Thursday, April 30, 2009

Tennessee: Guide to the State

This volume, published by the Federal Writer's Project, provides a paragraph on President's Island. Read it here. Either I have grossly underestimated the size of the island, or this publication grossly overestimated it, but the stated size in this text is 32,000 acres.

The article also states that the island was named after Andrew Jackson, who for a time owned land there. Most people I believe reject this explanation for the island's name.

See also History of the City of Memphis, Tennessee. Here, the editor likewise writes that the island is named after Andrew Jackson. He dates the naming to 1820.

Monday, April 27, 2009

President's Island, Aerial View

Click here.

The island appears in the distance. The elevation is 700 ft.

Photo courtesy of the Tennessee State Library and Archives

Monday, March 9, 2009

Cultural Geography

Though President's Island* has always suffered flooding, it is said to exist on high ground. Though people assume that the island is named after Andrew Jackson, who appears to have once owned land there, the name predates this history. The truth is that the island, earlier called President Island, was so called because of its size. Known also as Island No. 45, it is one of the largest, if not the largest, on the Mississippi River. Its size is approximately 9,000 acres. The island, possibly also referred to as "Great Island," is located three miles from Downtown Memphis (and one mile below Fort Pickering) and can be reached via the Jack Carley Causeway.
During the War
Probably the most exact description of the camp was offered by General David Tillson, at one point head of the Freedman's Bureau at Memphis. Tillson, evaluating the camps in the city, reported that the camp was generally well run but that the streets were poorly laid out.

While most camps have been perceived as wretched, it is clear that refugees at President's Island were not without housing. Someone has referred to the "huts" of President's Island while Coffin noted that housing consisted of tents. Even when Coffin visited in 1863, it would appear that structure-wise and spiritually a community already had been created, for Coffin talks about attending church services on the island.

After the War
Far too little writing on the subject of President's Island has been done locally. From time to time, perhaps every ten years or so, a story will appear in the Commercial Appeal on the history of the island. In most cases, however, such stories suggest that the slave colony was created by the Freedmen's Bureau after the war. While the Freedmen's Bureau did not in fact come into existence until March of 1865, the contraband camp on the island "officially" opened in early 1863. This once-well known fact has been for maybe political reasons mostly lost to history. The correct dating of black residence on the island is important to the process of recovering the physical character of this community. If black residence on the island is perceived, for instance, as short-lived or temporary, this perception provides little ground for arguing that the site should receive preservation attention. Records reveal that blacks in fact lived on the island for as many as one hundred years, from Memphis' frontier era through the middle of the 20th century.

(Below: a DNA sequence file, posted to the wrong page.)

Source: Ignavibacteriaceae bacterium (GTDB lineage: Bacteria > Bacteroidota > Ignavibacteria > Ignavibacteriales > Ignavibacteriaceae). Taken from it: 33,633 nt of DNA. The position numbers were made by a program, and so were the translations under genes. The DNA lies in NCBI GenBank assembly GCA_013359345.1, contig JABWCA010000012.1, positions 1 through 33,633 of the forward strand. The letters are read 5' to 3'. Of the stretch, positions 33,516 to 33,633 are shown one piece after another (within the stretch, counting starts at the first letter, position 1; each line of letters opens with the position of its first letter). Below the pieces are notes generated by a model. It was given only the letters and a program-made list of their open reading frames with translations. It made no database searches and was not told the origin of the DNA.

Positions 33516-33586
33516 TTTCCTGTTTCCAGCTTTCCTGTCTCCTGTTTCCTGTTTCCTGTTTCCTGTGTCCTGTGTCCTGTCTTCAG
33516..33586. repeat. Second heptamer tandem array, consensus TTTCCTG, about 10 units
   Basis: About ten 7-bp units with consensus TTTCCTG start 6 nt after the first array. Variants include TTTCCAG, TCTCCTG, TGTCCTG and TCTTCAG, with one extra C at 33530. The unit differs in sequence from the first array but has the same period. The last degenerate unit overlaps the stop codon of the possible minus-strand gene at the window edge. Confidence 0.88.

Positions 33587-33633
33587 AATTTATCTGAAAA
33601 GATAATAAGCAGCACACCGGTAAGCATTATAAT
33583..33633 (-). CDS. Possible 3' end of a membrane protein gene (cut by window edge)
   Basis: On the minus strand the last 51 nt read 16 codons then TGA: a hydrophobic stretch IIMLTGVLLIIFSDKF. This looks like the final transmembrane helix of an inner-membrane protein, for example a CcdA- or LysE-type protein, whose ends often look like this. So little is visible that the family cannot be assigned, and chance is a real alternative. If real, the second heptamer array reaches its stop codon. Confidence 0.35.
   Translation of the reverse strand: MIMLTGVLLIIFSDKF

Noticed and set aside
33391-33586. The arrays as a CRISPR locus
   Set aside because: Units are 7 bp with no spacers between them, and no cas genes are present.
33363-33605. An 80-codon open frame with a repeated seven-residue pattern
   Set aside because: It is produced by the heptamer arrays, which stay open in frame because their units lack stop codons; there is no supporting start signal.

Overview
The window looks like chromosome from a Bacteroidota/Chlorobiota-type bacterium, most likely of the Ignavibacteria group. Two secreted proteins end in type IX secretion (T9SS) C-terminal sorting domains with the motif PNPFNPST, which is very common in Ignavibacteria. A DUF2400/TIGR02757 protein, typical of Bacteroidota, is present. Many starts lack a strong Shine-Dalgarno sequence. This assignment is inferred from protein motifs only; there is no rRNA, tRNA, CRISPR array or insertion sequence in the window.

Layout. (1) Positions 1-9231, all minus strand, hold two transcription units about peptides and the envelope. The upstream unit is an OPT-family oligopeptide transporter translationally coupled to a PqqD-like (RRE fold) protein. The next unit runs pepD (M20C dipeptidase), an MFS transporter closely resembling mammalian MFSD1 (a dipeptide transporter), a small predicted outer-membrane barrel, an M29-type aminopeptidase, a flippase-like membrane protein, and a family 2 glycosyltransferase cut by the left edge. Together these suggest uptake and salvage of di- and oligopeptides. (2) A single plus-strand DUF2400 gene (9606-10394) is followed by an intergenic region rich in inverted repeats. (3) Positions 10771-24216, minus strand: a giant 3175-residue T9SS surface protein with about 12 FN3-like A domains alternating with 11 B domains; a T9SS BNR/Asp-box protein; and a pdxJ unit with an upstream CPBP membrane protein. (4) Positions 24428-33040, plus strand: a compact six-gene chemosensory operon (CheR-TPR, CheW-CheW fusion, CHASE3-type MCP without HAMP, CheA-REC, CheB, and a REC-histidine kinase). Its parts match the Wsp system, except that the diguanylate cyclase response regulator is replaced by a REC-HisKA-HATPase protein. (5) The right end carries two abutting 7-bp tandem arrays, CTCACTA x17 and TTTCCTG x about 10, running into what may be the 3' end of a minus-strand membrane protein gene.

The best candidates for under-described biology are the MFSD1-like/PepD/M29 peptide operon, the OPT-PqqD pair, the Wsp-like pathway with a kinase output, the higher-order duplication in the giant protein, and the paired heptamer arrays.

According to Rob Roberson, a long-time black resident interviewed in the '30s, there was once a store, and there was also a graveyard, located at the end of the island. A picture of the church was published with the Roberson interview. Another spokesperson, a white landowner by the name of Joe Sailors, considered to be president of the island, said that on his land, "high and dry in the middle of the plantation [was] a big stretch of sand, the former 'baptising' place for the island."** Between this sacred space and the graveyard, there are ghosts on President's Island waiting for acknowledgment.
*Referred to as President's Island by river voyagers as early as 1811. See Commercial Appeal, 1/19/1947.
**Press Scimitar, 11/2/1937.

Tuesday, January 13, 2009

Levi Coffin, abolitionist and "president" of the Underground Railroad, visits President's Island*

In May of 1863, well-known abolitionist Levi Coffin visited President's Island, as well as several other camps in Tennessee, Mississippi, and Arkansas. At President's Island, he met John Eaton, then a colonel and superintendent over contraband in the West.